Tuesday, September 13, 2011

Meaningless Games ??

Our favorite baseball team, the S.F. Giants, are just about at the point where they cannot make the playoffs.  True, they have not yet passed the "statistical point of no return" - but in all practicality, their season is over.  It ended when they lost their most recent series with the Arizona D-Backs; who are play-off bound.  (I really do not like snakes.)

But there are still a few games left to play in the season, and it is their job, even when it is not their "joy", to suit up and show up.  Once there is no longer any reasonable expectation of making the playoffs, most sportscasters call these "meaningless games."

There are times in life when we all feel like there is no longer a reasonable expectation of some grand achievement for our efforts, but it is still our job to suit up and show up.  The question then, for a Christian, becomes can we still do it with joy?

It all depends upon the source of our joy.  If it is all about "me" and what I can achieve, and what recognition I can gain from the achievement, then once the excitement factor is gone, it can become the life equivalent of a "meaningless game".

But Nehemiah 8:10 tells us that "... the joy of the Lord is your strength."  And when that is the case, then we can still suit up and show up and even enjoy doing it; even though there will be no promotion at the end of the project, no write-up in the paper about our prowess, no accolades to reward our efforts.

I don't know about you, but I often forget that the phrase which precedes "the joy of the Lord is your strength" is an admonishment which simply says, "Do not grieve."

This does not mean that we should never grieve in life.  Grief is human and natural and necessary - for a time.  But in this context, Nehemiah was encouraging the people of Israel not to grieve about things which were past, and would not be recovered, things that could not be changed, things that had not turned out the way they hoped they would.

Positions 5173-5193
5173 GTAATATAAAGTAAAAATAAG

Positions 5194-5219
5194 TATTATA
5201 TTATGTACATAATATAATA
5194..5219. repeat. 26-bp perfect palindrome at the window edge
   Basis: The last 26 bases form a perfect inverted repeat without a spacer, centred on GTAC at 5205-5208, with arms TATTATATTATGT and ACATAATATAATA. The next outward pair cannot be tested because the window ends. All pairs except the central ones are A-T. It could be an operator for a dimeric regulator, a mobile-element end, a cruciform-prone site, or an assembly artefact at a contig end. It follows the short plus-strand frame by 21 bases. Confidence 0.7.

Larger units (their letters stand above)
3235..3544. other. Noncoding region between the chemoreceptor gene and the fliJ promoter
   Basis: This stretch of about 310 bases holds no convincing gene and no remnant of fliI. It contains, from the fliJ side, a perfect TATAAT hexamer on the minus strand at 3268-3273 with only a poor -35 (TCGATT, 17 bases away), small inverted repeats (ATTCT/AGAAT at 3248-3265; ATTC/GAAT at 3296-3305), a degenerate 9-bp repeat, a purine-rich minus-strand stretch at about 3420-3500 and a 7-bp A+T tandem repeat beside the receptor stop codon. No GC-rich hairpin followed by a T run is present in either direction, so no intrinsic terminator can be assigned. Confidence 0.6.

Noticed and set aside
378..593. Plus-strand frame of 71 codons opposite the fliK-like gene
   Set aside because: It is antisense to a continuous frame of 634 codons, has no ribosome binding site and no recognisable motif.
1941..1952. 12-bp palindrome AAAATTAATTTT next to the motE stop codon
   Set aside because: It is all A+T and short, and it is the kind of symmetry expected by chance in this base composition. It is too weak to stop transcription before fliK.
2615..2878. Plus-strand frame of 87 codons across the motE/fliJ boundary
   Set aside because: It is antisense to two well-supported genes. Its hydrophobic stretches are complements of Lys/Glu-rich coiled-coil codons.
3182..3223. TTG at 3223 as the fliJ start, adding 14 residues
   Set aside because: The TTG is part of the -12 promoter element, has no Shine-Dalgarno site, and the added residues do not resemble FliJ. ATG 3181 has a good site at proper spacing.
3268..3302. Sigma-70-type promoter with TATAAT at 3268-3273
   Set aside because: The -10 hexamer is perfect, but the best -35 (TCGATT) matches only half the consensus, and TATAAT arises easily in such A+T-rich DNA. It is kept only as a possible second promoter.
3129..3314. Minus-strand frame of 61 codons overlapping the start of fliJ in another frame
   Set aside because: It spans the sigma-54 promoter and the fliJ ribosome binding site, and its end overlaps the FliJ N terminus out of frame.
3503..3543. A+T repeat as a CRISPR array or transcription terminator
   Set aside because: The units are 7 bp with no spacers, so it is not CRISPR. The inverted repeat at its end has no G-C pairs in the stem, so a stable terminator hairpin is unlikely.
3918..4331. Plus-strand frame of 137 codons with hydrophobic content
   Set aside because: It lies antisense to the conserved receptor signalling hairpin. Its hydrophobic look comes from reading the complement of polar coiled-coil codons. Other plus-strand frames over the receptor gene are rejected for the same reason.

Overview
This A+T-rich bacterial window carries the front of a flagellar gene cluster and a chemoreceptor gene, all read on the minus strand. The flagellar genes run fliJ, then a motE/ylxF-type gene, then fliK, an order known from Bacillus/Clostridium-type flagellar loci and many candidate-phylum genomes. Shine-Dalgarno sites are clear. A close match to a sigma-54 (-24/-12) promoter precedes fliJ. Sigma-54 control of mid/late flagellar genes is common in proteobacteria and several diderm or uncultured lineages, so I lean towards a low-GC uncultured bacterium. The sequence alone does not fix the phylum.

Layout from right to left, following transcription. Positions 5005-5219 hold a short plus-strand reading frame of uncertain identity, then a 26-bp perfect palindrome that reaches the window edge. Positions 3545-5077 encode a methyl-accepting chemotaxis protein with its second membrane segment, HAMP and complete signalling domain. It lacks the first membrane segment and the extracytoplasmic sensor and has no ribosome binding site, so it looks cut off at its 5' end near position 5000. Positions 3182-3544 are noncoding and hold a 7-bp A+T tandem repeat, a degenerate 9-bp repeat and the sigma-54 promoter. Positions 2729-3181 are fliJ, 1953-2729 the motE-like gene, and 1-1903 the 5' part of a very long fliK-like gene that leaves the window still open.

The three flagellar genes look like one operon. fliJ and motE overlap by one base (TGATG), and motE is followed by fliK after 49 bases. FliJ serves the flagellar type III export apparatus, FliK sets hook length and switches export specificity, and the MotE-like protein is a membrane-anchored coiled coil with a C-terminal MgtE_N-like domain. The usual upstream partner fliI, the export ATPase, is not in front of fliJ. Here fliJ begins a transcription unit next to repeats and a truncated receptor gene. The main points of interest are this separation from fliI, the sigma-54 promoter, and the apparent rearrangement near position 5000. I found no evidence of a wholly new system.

He told them this in the middle of a building project, a wall around the city, that their enemies thought was a complete joke.  They were objects of scorn, and people made fun of them for staying with it.

But they just kept showing up, and doing what they could.

Maybe the remaining baseball games for this season for our team are "meaningless games."  But in life, as long as it is our job to suit up and show up, there are no meaningless games.  Only meaningless excuses.

Meanwhile, we still can work with joy, if we know Who the source of that joy is.  With God there are no meaningless jobs, as long as it is work we have been given the strength to do.

Hope your day and week are filled with joy, and strength, and good things.  Until next time ...  Marsha

Sunday, September 11, 2011

Competent - Don't I wish ? - Mondays Wrinkled Brows

Wrinkled Brows is a Monday series on a word or quote of interest (perhaps only to me.)

Competent: having requisite or adequate ability or qualities; legally qualified or adequate; having the capacity to function in a particular way.

Most of us have a few personal pet peeves and one of mine happens to be incompetence, especially in areas where it really matters.  I'll just own it; incompetence makes me cranky.

As a young girl, even just ironing dresser scarves, my mom expected that they would be done correctly.  "If it's worth doing at all, then it is worth doing right."

Let's face it, when one is less than fully adequate in "flopping whoppers", or perhaps greeting customers just so at the local wally-world store, the ripple effects are likely to be little more than mild irritation.  No big deal.

But when competence is inadequate in areas where health, safety or even financial dealings are at stake, I have a fairly low-threshold of tolerance.  This past week has been a stiff challenge in remaining professional and polite while dealing with people who lacked "the capacity to function in a particular way."